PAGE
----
Ageing brain `clogs network`
Scientists have mapped human brain`s neural networks and linked them to specific cognitive functions.
Washington: An Indian-origin-led team of scientists has found that connectivity is very important for the human brain`s processing speed -- and old age damages it,
raising hopes for a cure for cognitive declines.
Perminder Sachdev of University of New South Wales and and colleagues have found that the brain operates as a highly interconnected small-world network -- and not as a collection of discrete regions as previously believed -- with important
implications for why many have cognitive declines in old age.
In their research, the scientists have mapped human brain`s neural networks and linked them to specific cognitive functions such as information processing and language, the `Journal of Neuroscience` reported.
They are now examining what factors may influence the efficiency of these networks in the hope that they can be manipulated to reduce age-related decline.
"While particular brain regions are important for specific functions, the capacity of information flow within and between regions is also crucial. We all know what happens when road or phone networks get clogged or interrupted.
"It`s much the same in the brain. With age, the brain network deteriorates and this leads to slowing of the speed of information processing, which has the potential to impact on other cognitive functions," said Prof Sachdev.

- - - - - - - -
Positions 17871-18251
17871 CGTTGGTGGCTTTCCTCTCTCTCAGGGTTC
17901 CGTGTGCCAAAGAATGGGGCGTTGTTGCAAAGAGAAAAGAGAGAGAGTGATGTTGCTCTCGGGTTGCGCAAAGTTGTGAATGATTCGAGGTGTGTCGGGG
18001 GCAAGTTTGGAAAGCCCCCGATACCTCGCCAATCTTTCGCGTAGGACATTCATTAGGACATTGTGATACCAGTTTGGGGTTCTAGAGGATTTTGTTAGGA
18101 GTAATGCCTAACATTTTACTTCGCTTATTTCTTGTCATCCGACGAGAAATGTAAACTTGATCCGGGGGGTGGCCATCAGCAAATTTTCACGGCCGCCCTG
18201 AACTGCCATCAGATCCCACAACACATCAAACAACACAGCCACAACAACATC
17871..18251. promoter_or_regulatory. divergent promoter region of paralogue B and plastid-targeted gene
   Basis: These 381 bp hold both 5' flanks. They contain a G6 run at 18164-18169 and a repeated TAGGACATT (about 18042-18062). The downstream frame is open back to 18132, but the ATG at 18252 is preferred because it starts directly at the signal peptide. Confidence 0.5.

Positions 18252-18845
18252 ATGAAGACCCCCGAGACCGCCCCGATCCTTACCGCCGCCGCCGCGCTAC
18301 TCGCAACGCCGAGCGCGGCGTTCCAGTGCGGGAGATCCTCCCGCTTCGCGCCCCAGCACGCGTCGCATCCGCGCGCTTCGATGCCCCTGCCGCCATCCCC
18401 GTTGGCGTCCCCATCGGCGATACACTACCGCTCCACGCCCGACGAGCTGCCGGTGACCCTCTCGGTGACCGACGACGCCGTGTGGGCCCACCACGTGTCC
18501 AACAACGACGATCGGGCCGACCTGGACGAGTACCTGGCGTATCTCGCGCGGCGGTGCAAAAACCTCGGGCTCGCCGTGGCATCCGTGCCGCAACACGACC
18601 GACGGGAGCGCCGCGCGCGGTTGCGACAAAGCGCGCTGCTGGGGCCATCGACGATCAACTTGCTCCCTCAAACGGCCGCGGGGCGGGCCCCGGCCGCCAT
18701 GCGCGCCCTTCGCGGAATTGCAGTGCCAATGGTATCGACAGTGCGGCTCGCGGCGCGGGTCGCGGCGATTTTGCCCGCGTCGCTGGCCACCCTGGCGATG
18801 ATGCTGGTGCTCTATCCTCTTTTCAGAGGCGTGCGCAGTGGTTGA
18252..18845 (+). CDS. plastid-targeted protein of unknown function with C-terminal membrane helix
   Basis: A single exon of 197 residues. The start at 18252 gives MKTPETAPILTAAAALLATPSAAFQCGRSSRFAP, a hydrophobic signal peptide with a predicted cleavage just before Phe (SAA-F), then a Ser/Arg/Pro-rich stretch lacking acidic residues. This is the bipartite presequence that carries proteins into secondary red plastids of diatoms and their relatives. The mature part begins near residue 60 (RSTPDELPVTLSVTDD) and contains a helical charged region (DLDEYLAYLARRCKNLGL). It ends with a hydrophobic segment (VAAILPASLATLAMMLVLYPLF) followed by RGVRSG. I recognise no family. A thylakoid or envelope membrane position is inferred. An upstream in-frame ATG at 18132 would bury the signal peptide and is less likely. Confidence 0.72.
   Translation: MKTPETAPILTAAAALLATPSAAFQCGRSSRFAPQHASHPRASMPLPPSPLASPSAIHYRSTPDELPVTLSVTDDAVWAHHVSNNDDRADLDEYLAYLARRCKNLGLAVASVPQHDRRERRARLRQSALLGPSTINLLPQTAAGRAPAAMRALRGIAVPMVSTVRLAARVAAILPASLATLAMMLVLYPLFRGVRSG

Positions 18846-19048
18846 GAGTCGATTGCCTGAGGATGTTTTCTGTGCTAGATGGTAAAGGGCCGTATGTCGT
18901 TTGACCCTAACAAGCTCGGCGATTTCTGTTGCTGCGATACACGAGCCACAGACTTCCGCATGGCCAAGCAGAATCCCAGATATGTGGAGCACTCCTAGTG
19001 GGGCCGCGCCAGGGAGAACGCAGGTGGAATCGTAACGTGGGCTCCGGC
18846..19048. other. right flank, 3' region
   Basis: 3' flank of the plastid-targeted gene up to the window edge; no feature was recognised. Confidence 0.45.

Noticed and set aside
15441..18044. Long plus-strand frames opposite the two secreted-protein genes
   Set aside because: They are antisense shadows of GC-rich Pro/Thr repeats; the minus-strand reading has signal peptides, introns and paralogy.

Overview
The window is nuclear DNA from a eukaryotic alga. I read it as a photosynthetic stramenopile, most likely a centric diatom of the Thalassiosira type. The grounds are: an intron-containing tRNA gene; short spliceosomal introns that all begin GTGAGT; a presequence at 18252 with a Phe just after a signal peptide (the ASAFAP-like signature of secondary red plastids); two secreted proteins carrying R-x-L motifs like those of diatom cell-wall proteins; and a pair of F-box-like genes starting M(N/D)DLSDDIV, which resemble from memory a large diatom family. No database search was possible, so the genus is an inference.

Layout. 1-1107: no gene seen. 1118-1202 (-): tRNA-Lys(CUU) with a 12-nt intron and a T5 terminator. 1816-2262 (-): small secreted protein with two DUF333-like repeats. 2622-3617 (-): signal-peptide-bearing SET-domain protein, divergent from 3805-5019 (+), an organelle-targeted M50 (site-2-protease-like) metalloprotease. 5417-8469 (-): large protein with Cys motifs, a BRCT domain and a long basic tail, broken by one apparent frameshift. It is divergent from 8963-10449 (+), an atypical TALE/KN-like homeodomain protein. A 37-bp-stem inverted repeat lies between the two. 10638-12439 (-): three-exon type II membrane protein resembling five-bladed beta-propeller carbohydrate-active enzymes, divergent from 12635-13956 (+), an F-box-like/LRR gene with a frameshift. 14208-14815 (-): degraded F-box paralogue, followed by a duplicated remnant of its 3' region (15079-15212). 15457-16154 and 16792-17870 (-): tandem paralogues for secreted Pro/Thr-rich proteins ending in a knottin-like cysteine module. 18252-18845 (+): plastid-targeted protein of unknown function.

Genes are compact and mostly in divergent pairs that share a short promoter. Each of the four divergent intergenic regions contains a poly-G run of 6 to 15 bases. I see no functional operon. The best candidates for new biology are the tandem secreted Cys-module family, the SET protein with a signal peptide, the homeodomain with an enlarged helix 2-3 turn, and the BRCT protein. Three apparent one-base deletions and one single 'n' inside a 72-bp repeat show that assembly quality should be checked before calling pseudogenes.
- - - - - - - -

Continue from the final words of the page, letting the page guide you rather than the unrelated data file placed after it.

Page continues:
The advent of new MRI technology and increased computational power had allowed the development of the neural maps, resulting in a paradigm shift in the way scientists view the brain, say the scientists.
"In the past when people looked at the brain theyfocused on the grey matter in specific regions because they thought that was where the activity was. White matter was the poor cousin. But white matter is what connects one brain
region to another and without the connections grey matter is
useless," Prof Sachdev said.
In their research, the scientists performed magnetic resonance imaging scans on 342 healthy individuals aged 72 to 92, using a new imaging technique called diffusion tensor imaging (DTI).
Using a mathematical technique called graph theory, they plotted and measured the properties of the neural connectivity they observed.
"We found that the efficiency of the whole brain network of cortical fibre connections had an influence on processing speed, visuospatial function -- the ability to navigate in space ? and executive function.
"In particular greater processing speed was significantly correlated with better connectivity of nearly all the cortical regions of the brain," said team member Dr
Prof Sachdev said the findings help explain how cognitive functions are organised in the brain, and the more highly distributed nature of some functions over others.
"We are now examining the factors that affect age-related changes in brain network efficiency – whether they are genetic or environmental -- with the hope that we can influence them to reduce age-related decline.
"We know the brain is not immutable; that if we work on the plasticity in these networks we may be able to improve the efficiency of the connections and therefore cognitive functions," Prof Sachdev said.